Your Next Steps After A Medicare Loss of Deemed Status Notice

HealthCare Writer

Updated on April 21st, 2021

Reviewed by Diane Omdahl

We aim to help you make informed healthcare decisions. While this post may contain links to lead generation forms, this won’t influence our writing. We follow strict editorial standards to give you the most accurate and unbiased information.

Depending on your income and assets, you may qualify for Medicare’s Extra Help program. Once you’re enrolled in the program, Extra Help helps pay for some-to-most of the costs for Medicare prescription drug coverage (Medicare Part D).

However, if your income and resources have changed within the last year, you may no longer automatically qualify to receive Extra Help. If this is the case, you’ll receive a Loss of Deemed Status Notice — also known as Form 11198, or a grey notice — in the mail.

This grey notice informs you that, beginning on January 1, your automatic enrollment in Extra Help will end. This means that the costs for your Medicare Part D drug coverage may increase.

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How Do You Automatically Qualify For Extra Help? And Why Is Your Extra Help Ending?

You automatically qualify for Extra Help if one of the following applies to you:

  • You have both Medicare and Medicaid
  • You belong to a Medicare Savings Program (MSP)
  • You receive Supplemental Security Income (SSI)

If you no longer belong to any of those programs, you may not automatically qualify for Extra Help any more. In this article, we’ll discuss how you can requalify for Extra Help.

Does This Affect The Rest Of Your Medicare Coverage?

Extra Help specifically helps you with Medicare Part D. Your enrollment in the Extra Help program does not affect your enrollment in Medicare Part A or B. So if you receive a Loss of Deemed Status Notice and/or are no longer are eligible for Extra Help, the only part of your coverage that may be affected is your prescription drug coverage (Medicare Part D).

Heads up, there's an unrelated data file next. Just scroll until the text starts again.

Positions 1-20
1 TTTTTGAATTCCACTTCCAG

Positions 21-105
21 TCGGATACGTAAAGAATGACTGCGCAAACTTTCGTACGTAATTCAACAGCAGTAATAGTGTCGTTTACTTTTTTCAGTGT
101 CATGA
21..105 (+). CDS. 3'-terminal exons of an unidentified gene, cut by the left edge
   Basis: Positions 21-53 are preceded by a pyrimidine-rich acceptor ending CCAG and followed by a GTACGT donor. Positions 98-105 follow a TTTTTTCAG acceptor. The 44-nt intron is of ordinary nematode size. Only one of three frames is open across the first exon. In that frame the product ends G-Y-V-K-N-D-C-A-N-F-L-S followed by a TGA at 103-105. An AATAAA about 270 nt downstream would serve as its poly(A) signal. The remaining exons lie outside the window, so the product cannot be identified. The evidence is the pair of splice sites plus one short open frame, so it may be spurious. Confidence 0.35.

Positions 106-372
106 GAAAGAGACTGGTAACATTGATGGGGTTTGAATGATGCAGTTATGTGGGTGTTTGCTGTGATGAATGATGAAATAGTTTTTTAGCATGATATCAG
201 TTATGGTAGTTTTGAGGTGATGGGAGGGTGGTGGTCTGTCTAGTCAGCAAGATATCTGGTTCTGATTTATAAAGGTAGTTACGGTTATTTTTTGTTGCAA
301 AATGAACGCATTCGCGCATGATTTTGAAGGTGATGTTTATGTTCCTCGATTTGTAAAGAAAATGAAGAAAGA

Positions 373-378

When Would You Receive This Notice?

This notice is mailed out in September, but you’ll continue getting Extra Help under your current plan through December 31.

If you do receive this notice, you should take steps immediately to either apply for Extra Help on your own or find a new Medicare prescription drug plan that best suits your healthcare needs.

What Do You Need To Do If You Receive A Loss of Deemed Status Notice?

Just because your automatic enrollment is ending, it does not mean you can’t get Extra Help. If you’re no longer eligible because your financial situation has put you above eligibility limits, it’s possible you may still qualify. Some examples of factors that may mean you can still get Extra Help are:

  • Certain types of income you have may not be counted
  • You support other family members who live with you
  • You live in Alaska or Hawaii, where income thresholds are higher

If you suspect that your situation is one where you still qualify to receive Extra Help, you’ll need to apply to find out. You can apply in a few different ways.

Considering a Medicare Advantage or Medicare Supplement Plan?

Review options now.

Considering a Medicare Advantage or Medicare Supplement Plan?

Review options now.

  • If you received the Loss of Deemed Status Notice in the mail, it should have included an application for Extra Help. Complete the application and mail it back in the postage-paid envelope.
  • Apply online by visiting
  • Call Social Security at (800) 772-1213.

You should apply for Extra Help as soon as possible to make sure that you qualify for the upcoming year. If you don’t qualify, you should take the time to compare new plans so you can enroll in the one that’s right for you before December 31.

What Should You Do If You Don’t Qualify For Extra Help (Even After Applying)?

If you don’t qualify for Extra Help, there are still options to help lower your prescription drug costs.

  • You may want to switch to a new Medicare drug plan. Take the time to compare plans in your area, including your current plan. Be sure to check to see if the plan covers the prescriptions you regularly take as well as whether or not you can keep using your same pharmacy if that’s important to you. You can visit to ask a licensed, independent agent to help find a plan that is right for you.
  • Your state may have programs that can help pay your prescription drug costs. You can contact your local Medicaid or social services office for more information.
  • If your income and resources change and you believe you qualify for Extra Help again, you can re-apply at any time throughout the year.

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